Stewart for corporate role at National Grid

Margaret Stewart, Yorkshire Water’s director of corporate affairs, is leaving the company to become director of corporate affairs at electricity supply network National Grid.

Margaret Stewart, Yorkshire Water’s director of corporate affairs,

is leaving the company to become director of corporate affairs at

electricity supply network National Grid.



The vacancy at National Grid arose following the departure of Peter

Gavan to engineering group BTR earlier this year (PR Week, 20 Mar).



Stewart arrived at Yorkshire Water three years ago from Eastern

Electricity while the company was at the centre of a public outcry over

water shortages.



Her role at Yorkshire Water, which involves responsibility for 14

communications staff, will be assumed by her current deputy Alan Smith

following her departure in September.



At National Grid, which controls the UK’s electricity transmission

network, Stewart will head a communications team of 18. She will occupy

a place on its group executive committee, although not on its full plc

board.



Stewart will report to chief executive David Jones and work with its

agency Dewe Rogerson.



Stewart said: ’National Grid wants me to offer my utilities sector

knowledge.



I have worked at four other companies at board level. At Yorkshire Water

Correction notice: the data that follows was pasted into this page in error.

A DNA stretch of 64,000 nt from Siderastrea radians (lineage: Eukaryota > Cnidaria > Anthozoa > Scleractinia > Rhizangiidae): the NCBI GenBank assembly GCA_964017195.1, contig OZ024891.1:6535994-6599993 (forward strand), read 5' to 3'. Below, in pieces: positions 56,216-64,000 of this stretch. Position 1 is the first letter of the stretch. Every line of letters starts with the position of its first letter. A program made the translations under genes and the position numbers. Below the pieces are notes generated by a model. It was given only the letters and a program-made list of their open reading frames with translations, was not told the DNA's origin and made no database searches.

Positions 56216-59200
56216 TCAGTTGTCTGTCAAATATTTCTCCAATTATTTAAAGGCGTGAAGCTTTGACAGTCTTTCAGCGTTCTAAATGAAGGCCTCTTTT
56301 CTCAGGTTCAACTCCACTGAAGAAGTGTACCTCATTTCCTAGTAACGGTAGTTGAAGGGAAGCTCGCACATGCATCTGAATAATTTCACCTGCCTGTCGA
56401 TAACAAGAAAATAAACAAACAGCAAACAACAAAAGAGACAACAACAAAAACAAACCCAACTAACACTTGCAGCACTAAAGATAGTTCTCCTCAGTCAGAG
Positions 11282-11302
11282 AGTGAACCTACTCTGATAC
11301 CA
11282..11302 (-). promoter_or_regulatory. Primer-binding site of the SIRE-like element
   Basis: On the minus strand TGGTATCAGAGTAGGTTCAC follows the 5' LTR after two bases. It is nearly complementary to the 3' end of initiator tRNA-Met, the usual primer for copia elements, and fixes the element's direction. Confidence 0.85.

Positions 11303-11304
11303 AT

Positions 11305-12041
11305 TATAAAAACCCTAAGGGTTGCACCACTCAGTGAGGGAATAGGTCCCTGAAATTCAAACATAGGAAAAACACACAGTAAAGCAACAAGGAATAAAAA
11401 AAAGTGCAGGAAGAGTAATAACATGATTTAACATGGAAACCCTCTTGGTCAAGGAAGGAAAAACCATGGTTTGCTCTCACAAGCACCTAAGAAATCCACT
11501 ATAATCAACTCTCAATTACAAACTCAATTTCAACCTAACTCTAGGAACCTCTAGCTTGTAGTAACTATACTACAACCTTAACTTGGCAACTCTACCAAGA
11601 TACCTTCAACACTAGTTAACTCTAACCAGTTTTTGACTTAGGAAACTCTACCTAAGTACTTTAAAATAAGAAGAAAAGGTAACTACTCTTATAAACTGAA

I faced some very difficult issues and had direct interface with

customers.



Though National Grid is one step removed from customers I will face some

interesting challenges.’



Stewart will join FTSE-100 company National Grid as it aims to diversify

both overseas and in the UK. This follows the successful flotation of

its telecoms company Energis, of which it still owns 74 per cent.



National Grid has interests in Argentina and Zambia and is currently

exploring investment opportunities in the US. Its turnover for the year

to 31 March was pounds 1.6 billion with profits of pounds 467 million,

excluding an extra pounds 107 million profit from the sale of part of

its Energis holding.



The company has survived the Windfall tax and regulatory commitments

which mean it has to cut electricity costs annually. The introduction of

cost-cutting measures has helped the company return healthy profits.



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